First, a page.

In performing the mechanical pretreatment, the wires 22 first are clamped in three places. The forward portions thereof are gripped by the clamping device 66, which is operated by suitable actuating means (not shown). The feed roller 62 is clamped by an associated clamping means operated by the handle 76, FIG. 1, causing the roller 62 to be secured against rotation and pressing it firmly against the wires 22 beneath it. The means for clamping the wire feeding roller 62 is not shown in detail, but it is similar to a well-known mechanism for clamping the needle feeding roller in a conventional wire threading machine as shown, for example, in the aforesaid Shaw et al. Patent No. 2,958,126. The third point at which the wires 22 are clamped is beneath the clamping device 60, FIG. 1, which is operated by a handle 78. With the wires 22 firmly gripped by the clamps 60 and 66 and by the clamped feed roller 62, the mechanical pretreatment of these wires may commence.

Referring to FIGS. 1 and 2, the pretreatment is administered by retracting the feed unit 12 to the right, as viewed in these figures, until the wires 22 break as indicated in FIG. 2, leaving the forward end portion 22a of each wire disconnected from the remainder of its wire 22. It will be assumed that suitable means are employed for retracting the feed unit 12 to accomplish such breakage of the wires 22, the specific means employed not being pertinent to this invention. With the wires 22 being clamped as indicated in FIG. 1, and with the retracting force being applied gradually by movement of the feed unit 12, the portions of the wires 22 intermediate the clamp 66 and the clamped feed roller 22 will be stretched gradually beyond their elastic limits and then will break at their weakest points. By experiment it has been found that all of the wires will tend to break within a space of less than 2 inches between the clamping unit 14 and the forward end of the wire guide housing 70 on the feed unit 12.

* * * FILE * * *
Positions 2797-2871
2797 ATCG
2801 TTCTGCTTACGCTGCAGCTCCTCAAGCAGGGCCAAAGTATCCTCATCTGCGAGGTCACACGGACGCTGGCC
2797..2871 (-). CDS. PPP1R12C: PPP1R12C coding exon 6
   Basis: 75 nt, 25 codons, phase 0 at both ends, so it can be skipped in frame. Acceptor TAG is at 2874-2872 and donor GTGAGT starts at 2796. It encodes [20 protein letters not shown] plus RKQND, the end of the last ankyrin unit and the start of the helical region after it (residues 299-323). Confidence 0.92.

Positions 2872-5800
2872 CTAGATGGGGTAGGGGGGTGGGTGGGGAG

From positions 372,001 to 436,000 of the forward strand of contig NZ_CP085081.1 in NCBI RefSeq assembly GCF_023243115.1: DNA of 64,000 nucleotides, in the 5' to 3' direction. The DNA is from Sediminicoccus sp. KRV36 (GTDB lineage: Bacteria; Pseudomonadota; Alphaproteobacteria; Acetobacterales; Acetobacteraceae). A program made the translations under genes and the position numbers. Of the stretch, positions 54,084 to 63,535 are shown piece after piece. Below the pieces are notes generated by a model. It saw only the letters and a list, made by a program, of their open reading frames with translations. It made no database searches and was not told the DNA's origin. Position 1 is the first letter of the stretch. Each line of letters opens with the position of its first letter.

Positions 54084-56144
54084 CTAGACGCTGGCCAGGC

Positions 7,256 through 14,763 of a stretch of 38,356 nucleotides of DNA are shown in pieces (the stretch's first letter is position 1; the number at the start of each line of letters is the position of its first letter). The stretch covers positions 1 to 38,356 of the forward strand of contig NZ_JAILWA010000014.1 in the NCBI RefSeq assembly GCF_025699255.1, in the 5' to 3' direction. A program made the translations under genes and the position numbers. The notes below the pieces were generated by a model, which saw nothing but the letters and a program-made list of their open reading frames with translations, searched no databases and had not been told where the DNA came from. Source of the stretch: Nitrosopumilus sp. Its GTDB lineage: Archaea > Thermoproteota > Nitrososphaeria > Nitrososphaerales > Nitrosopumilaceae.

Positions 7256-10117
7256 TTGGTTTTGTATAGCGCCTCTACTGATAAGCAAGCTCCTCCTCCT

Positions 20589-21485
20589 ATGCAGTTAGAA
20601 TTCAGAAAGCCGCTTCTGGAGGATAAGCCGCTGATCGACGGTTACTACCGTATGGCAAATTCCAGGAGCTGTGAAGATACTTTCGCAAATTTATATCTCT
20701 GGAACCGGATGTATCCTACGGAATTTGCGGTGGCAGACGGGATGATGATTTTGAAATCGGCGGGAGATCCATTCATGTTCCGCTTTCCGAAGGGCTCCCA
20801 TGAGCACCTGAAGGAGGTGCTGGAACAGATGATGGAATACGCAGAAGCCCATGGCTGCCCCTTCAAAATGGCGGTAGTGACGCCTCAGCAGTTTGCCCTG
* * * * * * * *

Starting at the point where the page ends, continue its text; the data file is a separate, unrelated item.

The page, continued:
The wires 22 are made of a suitable material such as copper or copper alloy which tends to harden when subjected to tensile stress beyond its elastic limit. Such tensile working of the material in each of the wires 22 therefore causes the stressed portion of this wire to be come hard and straight for a substantial distance. Moreover, as each wire 22 breaks, the leading end on the unbroken remainder of the wire 22 is reduced to a miniature bullet nose 80, as shown in FIGS. 2, 6, 7 and 8. Hence, by applying tensile stress to the wires 22 until the forward portions of 22a thereof are broken away as shown in FIG. 2, the remainder of each wire 22 is left with a hardened leading end portion terminating in a pointed nose 80, and this hardened end portion is equivalent to a solid needle integral with the wire 22 and having a diameter no greater than that of the trailing portion of such wire.